Agency Spy: $20M Sexual Harassment Suit Filed Against DDB, Omnicom
By Patrick Coffee on Jun. 25, 2015 - 3:44 PM
Earlier this month, we posted on a pending lawsuit involving a DDB employee based in New York and allegations made against the agency, its holding company and three of its executives.
The complaint stems from the alleged behavior of the plaintiff’s supervisor, DDB Chief Digital Officer Joe Cianciotto. When our post went live, we knew little about the details of the suit beyond the fact that it was filed by a creative director who accused Cianciotto of sexual harassment.
After the story ran, we heard from the plaintiff’s lawyer, one Susan Chana Lask, Esq., who labeled agency statements about the suit “inaccurate” and offered her own narrative.
Lask cited our story in sharing details of the federal suit–officially filed today in the Southern District of New York–via her LinkedIn account. Lask makes this statement in her post:
“[The plaintiff] originally filed anonymously to protect his privacy but today revealed his name after threats from Omnicom and DDB to terminate him and sue him for libel.”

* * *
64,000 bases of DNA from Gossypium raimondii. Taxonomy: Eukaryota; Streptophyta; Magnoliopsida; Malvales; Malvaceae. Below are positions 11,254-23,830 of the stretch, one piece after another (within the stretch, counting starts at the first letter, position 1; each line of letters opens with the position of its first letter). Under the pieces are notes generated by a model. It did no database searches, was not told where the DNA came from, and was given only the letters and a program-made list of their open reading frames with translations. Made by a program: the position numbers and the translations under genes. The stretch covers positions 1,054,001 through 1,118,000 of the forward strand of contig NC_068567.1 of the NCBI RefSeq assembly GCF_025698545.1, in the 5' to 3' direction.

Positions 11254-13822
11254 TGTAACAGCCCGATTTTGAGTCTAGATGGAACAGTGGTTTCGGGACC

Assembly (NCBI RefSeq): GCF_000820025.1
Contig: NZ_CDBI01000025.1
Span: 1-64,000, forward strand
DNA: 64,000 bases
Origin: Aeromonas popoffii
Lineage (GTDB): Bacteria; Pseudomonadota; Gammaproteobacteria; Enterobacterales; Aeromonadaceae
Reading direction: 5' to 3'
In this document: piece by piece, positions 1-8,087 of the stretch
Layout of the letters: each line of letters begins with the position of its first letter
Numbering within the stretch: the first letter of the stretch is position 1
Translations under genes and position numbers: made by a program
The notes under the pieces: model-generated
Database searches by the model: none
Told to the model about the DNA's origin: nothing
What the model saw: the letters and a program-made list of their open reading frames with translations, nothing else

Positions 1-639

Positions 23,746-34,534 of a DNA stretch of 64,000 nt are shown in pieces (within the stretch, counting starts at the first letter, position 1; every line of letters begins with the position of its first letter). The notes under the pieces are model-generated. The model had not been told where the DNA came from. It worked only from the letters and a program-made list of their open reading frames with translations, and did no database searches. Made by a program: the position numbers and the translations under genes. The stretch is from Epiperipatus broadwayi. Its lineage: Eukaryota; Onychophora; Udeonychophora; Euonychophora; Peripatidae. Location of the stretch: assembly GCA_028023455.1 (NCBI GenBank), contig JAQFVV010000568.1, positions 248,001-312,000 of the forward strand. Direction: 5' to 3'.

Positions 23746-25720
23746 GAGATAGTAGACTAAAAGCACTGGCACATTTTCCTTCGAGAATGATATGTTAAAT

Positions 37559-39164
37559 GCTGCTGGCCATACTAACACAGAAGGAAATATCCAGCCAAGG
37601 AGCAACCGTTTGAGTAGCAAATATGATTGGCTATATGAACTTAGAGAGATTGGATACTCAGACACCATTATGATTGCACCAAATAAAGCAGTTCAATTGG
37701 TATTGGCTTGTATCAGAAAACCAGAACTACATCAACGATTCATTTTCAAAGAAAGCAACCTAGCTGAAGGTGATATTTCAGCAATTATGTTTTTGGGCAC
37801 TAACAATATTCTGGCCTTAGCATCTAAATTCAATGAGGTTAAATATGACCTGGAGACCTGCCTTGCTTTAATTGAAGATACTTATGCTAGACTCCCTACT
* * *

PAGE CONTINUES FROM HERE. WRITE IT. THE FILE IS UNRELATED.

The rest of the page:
He is Matthew Christiansen, creative director on the State Farm account. Among the allegations that he and his lawyer made public via this document:
- After Christiansen was hired, Cianciotto “immediately commenced a harassment campaign against him by repeatedly accusing Matthew of having AIDs just because he was gay…”
- “To mock the LGBT community, Joe drew pictures of gay male employees fornicating and of Matthew naked with his penis erect commenting on Gay Equality.”
- “Joe drew and circulated sexually explicit pictures of Matthew in the office and posted on Facebook.”
- “Complaint certifications say that a woman’s sexual harassment complaint against Joe is at the EEOC.”
- “The complaint alleges that employees complained to management Peter Hempel. He defended Joe and would threaten them.”
The post includes this quote from Christiansen:
“When he accused me of AIDs, I was paralyzed with fear that people would shun me. I feared that he had access to my medical records because I am HIV positive, a private matter. DDB never apologized for the harassment and asked me to leave instead.”
It also includes links to images of the drawings mentioned.
UPDATE: A DDB spokesperson provided this statement:
“The plaintiff in this action remains employed by DDB and has never been asked to leave the agency nor threatened with litigation by DDB. As previously stated, DDB intends to vigorously defend itself against the claims of the plaintiff in a court of law.”